Food Spotlight: Crunchy Carrots and Tasty Tomatoes

The preventative properties and healing power of fruits and vegetables cannot be disputed. In fact, the World Health Organization (WHO) states that 2.7 million lives could be saved annually with sufficient fruit and vegetable consumption. A daily dose of ample amounts of fruits and vegetables can help prevent cardiovascular diseases and certain cancers. Worldwide, low fruit and vegetable intake accounts for 19 percent of gastrointestinal cancer, 31 percent of ischaemic heart disease, and 11 percent of stroke.

Additionally, epidemiological studies concluded that a lower risk of several types of cancer, including lung cancer, has been related to diets rich in cruciferous vegetables and vitamin-containing foods. Take a look at yet another study published in the British Journal of Cancer, which found a decreased risk of malignant mesothelioma among subjects reporting a high consumption of cartenoid-containing fruits and vegetables. According to the study:

After statistical adjustment for occupational asbestos exposure, the odds ratio was 0.2 [95% confidence interval (CI) 0.1-0.8] for carrot consumption and 0.5 [95% CI 0.2-1.4] for tomato consumption. However, the frequency of consuming other foods that have a high vitamin A or cartenoid content was not associated with a decreased risk of cancer. The results provide some justification for the hypothesis that provitamin A or B-carotene may decrease the risk of mesothelioma.

Though treatment plans for mesothelioma are often unique to the individual, in many cases, incorporating proven foods such as tomatoes and carrots may help control inflammation, increase immunity, and boost nutrient levels in the body. Tomatoes provide:

Flavonones – naringenin, chalconaringenin
Flavonols – rutin, kaempferol, quercetin
Hydroxycinnamic acids – caffeic acid, ferulic acid, coumaric acid
Carotenoids – lycopene, lutein, zeaxanthin, beta-carotene
Glycosides – esculeoside A
Fatty acid derivatives – 9-oxo-octadecadienoic acid

Along with prostate cancer and non-small cell lung cancer, pancreatic cancer and breast cancer are the two best-studied areas involving tomatoes and cancer risk. Research on tomatoes and breast cancer risk has largely focused on the carotenoid lycopene, and there is fairly well documented risk reduction for breast cancer in association with lycopene intake (

Carrots are one of America’s most popular root vegetables. They are rich in antioxidants, fiber, and phytonutrients. Carrots provide:

Carotenoids – alpha-carotene, beta-carotene, lutein
Hydroxycinnamic acids- caffeic acid, coumaric acid, ferulic acid
Anthocyanindins – cyanidins, malvidins

Studies have shown that carrot extracts have the ability to inhibit the growth of certain cancer cells. These studies evaluated the effects of drinking about 1.5 cups of fresh carrot juice a day.

In many cases, cancer patients may find it difficult to consume juice, water or just about anything following chemotherapy or radiation treatments. In addition, some foods may be restricted based on a number of reasons from overall health to other unrelated conditions. Before adding any recipe to your diet, talk to your doctor or refer to your own individual list of permitted foods. If you find restricted foods on the list, simply swap it with a suitable substitute. If there are no restrictions, proceed, tweaking to your own taste and body’s reaction as you go along.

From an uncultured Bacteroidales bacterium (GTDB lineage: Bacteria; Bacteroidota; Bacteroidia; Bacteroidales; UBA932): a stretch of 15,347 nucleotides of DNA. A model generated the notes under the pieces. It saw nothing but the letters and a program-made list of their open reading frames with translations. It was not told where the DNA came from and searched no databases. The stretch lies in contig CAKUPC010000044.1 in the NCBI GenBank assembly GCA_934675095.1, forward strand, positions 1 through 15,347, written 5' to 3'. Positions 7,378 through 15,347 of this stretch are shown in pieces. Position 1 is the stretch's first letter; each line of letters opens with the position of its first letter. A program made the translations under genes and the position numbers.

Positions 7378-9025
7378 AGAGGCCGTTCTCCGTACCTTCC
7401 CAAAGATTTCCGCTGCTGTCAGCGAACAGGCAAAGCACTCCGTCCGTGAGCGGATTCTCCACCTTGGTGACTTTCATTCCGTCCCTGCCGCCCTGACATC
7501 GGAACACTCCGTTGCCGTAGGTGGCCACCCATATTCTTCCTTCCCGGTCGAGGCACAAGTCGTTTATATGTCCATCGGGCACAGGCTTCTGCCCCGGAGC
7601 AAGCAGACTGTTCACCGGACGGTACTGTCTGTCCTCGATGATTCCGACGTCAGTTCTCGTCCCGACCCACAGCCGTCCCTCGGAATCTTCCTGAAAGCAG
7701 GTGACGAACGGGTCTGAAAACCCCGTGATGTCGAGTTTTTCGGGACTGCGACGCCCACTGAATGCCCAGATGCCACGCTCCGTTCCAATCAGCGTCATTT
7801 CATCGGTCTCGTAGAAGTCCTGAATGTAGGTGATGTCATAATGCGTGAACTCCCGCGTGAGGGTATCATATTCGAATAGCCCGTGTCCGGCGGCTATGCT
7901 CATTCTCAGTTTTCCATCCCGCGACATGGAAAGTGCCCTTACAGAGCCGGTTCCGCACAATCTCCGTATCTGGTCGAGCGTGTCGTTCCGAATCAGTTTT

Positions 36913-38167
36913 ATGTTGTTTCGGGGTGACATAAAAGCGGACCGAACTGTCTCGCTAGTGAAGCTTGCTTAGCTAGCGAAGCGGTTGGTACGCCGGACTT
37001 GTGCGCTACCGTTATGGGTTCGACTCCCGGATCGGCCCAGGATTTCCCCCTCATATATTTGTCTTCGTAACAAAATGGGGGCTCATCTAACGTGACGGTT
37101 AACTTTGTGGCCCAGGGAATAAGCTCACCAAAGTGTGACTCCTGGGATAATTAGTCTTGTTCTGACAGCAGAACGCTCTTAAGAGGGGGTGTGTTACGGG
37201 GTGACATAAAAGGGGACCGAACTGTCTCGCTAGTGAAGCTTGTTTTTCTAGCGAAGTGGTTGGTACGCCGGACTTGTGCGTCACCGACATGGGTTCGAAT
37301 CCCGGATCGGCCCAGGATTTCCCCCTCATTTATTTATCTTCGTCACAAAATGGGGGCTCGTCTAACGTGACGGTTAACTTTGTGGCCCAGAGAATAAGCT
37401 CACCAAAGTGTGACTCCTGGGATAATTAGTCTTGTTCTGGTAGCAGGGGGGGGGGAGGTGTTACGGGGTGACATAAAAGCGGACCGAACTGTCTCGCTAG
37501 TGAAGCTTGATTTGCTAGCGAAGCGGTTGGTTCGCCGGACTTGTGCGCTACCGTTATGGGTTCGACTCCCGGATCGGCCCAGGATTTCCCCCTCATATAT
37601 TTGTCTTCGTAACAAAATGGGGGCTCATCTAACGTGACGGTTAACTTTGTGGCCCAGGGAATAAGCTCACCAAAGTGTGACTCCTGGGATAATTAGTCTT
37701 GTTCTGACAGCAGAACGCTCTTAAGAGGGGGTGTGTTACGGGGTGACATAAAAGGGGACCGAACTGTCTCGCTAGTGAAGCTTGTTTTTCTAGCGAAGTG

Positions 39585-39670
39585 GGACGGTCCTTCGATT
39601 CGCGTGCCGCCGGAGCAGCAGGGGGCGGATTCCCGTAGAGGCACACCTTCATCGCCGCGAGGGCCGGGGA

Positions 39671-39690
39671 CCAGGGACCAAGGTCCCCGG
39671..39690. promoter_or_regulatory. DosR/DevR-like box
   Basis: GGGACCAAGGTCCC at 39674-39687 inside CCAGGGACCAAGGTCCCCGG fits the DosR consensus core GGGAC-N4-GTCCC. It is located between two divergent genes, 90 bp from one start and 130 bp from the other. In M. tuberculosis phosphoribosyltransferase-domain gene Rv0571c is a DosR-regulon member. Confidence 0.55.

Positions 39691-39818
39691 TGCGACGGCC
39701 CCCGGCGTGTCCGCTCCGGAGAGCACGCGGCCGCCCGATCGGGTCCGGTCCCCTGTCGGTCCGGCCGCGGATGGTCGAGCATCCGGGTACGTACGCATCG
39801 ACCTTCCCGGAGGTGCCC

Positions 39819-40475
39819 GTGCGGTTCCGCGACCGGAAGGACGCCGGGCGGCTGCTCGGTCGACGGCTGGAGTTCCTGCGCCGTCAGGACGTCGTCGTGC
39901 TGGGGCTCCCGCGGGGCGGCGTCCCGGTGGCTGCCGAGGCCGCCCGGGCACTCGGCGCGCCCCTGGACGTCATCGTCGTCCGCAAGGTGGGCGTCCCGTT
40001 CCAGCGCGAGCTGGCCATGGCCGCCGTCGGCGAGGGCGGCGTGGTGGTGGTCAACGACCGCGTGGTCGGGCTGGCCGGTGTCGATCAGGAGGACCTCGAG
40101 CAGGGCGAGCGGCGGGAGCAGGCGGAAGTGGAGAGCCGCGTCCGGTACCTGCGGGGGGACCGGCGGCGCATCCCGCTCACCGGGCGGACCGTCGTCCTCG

Carrot and Tomato Recipes

Watermelon-Peach Salsa and Tomatoes

1/2-cup hot pepper jelly
1-tablespoon lime zest
1/4-cup fresh limejuice
2 cups seeded and diced fresh watermelon
1 cup peeled and diced fresh peaches
1/3 cup chopped fresh basil
1/3 cup chopped fresh chives
3 cups baby heirloom tomatoes, halved
Salt and freshly ground pepper
Garnish: fresh basil sprigs

Whisk together pepper jelly, lime zest, and limejuice in a bowl; stir in watermelon and next 3 ingredients. Season halved baby tomatoes with salt and freshly ground pepper to taste; spoon into cocktail glasses. Top with salsa. Garnish, if desired.

Southern Living
July 2011

Coriander Glazed Carrots

2 tablespoons unsalted butter
1-teaspoon coriander seeds, lightly crushed
2 pounds baby carrots (preferably rainbow), tops trimmed
1/2-cup fresh orange juice
2 tablespoons fresh limejuice
3 tablespoons packed light brown sugar
Kosher salt and freshly ground pepper
1/4 cup chopped fresh cilantro

Melt the butter in a large skillet over medium-high heat. Add the coriander seeds and toast 30 seconds. Add the carrots, then stir in the orange and limejuice, brown sugar, 1/4-cup water, 1/2-teaspoon salt, and pepper to taste. Bring to a boil, then cover and reduce the heat to medium low. Simmer, stirring occasionally, until the carrots are almost tender, 13 to 15 minutes.

Uncover, increase the heat to medium high and cook, stirring, until the liquid is reduced, 8 to 10 minutes. Transfer to a platter and sprinkle with the cilantro.

Food Network
February 2011